In Florida, Donald Trump faces a Hillary Clinton campaign behemoth


For Donald Trump, the fight for Florida begins and ends with mass appeal: signature rallies and direct social media contact with voters who believe he can “make America great again.”

Add some 30 Florida Trump employees to about 80 Republican Party field workers deployed around the state, and that pretty much covers the GOP nominee’s conventional ground game operation in the largest battleground state.

Then there’s Hillary Clinton: 51 offices, with more on the way, and 500 employees combing Florida, and an overall ground game that rivals that of the previous Democratic nominee, President Barack Obama.

Trump loyalists say they have a deliberate strategy and far-reaching footprint to counter the Clinton behemoth, even if his apparatus doesn’t measure up in campaign offices, staff and paid advertising. But the organizational disparity leaves more than a few Republicans scratching their heads. All agree Trump has no path to the required 270 electoral votes without claiming Florida’s 29.

Yet only after Labor Day did the Trump campaign open outposts other than the nominee’s state headquarters in Sarasota. Susie Wiles came on just two months before Election Day.

Wiles say her candidate is in good shape.

Wiles, in an interview on her first day as the new Florida boss, said judging the campaign by offices and staff “isn’t the right measure we should use,” because “you don’t meet voters sitting in an office.”

Scott Arceneaux, senior strategist for Clinton’s Florida campaign, calls that “ridiculous spin” in a state where marginal shifts in a diverse electorate can tilt the statewide result. Obama won Florida by fewer than 3 percentage points in 2008 and less than a percentage point four years later, with turnout exceeding 8.3 million both times. Polls for months have suggested another tight race.

Trump’s Orange County chairman, Randy Ross, said Arceneaux discounts people like him.

Ross, whose territory includes Orlando, shepherds other volunteers who run phone banks and knock on doors using voter lists produced by the Republican National Committee’s data operation, expanded after Obama’s two victories. “We happen to be using things Republicans learned” from Obama, Ross added, “but we are really a movement, just like Mr. Trump calls it.”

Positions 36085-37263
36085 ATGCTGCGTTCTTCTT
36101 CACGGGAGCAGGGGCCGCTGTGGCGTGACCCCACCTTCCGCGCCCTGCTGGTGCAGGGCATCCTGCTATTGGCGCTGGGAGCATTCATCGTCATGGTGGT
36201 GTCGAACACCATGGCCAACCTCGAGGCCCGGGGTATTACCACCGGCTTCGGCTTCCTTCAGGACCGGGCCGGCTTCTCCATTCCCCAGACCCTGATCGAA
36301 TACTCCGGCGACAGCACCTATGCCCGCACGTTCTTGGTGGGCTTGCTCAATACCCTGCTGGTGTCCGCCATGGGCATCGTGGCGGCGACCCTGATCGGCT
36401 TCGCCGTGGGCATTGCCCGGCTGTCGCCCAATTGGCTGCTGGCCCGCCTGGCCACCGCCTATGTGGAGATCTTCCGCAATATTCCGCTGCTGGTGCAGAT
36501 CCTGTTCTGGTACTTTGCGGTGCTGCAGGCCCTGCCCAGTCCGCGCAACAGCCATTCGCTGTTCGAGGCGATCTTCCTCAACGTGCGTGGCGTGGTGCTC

Brian Ballard, a Trump fundraiser and top lobbyist in the state capital of Tallahassee, said, “counting campaign offices just doesn’t matter these days.”

Florida is slightly less white than the national electorate, but still roughly a microcosm. If the electorate largely reflects 2012, Clinton would capitalize on her standing among African-Americans and Hispanics wary of Trump. Even among Cuban-Americans, a population that has historically leaned Republican, Trump appears to be underperforming — a circumstance that would pad Clinton’s advantage.

Yet even if Clinton maintains her advantage among minorities, turnout could drop in places like Orlando and South Florida’s Broward County, yielding her fewer overall votes. That could give Trump an opening if he’s able to goose turnout among whites, particularly in Pensacola, Jacksonville, and other GOP strongholds in North Florida.

Even so, said Arceneaux, “This is a 1 percent state, so if we win by 2 percent, that’s a landslide.

Michael Barnett, chairman of the Palm Beach County GOP, for example, says his party has for several years built relationships within the Haitian-American community. That pocket — numbering in the tens of thousands — shows up as black voters on paper, Barnett notes, “but doesn’t have the historical connection with the Democratic Party” that American-born blacks do.

Arceneaux, the Clinton strategist, questions whether the overall Republican effort can identify and mobilize voters beyond those who identify themselves as eager supporters, given fewer employees and Trump’s late effort.

He joked: “We like to say that Mr. Trump gives us many avenues to victory.”

Republished with permission of the Associated Press.

Associated Press


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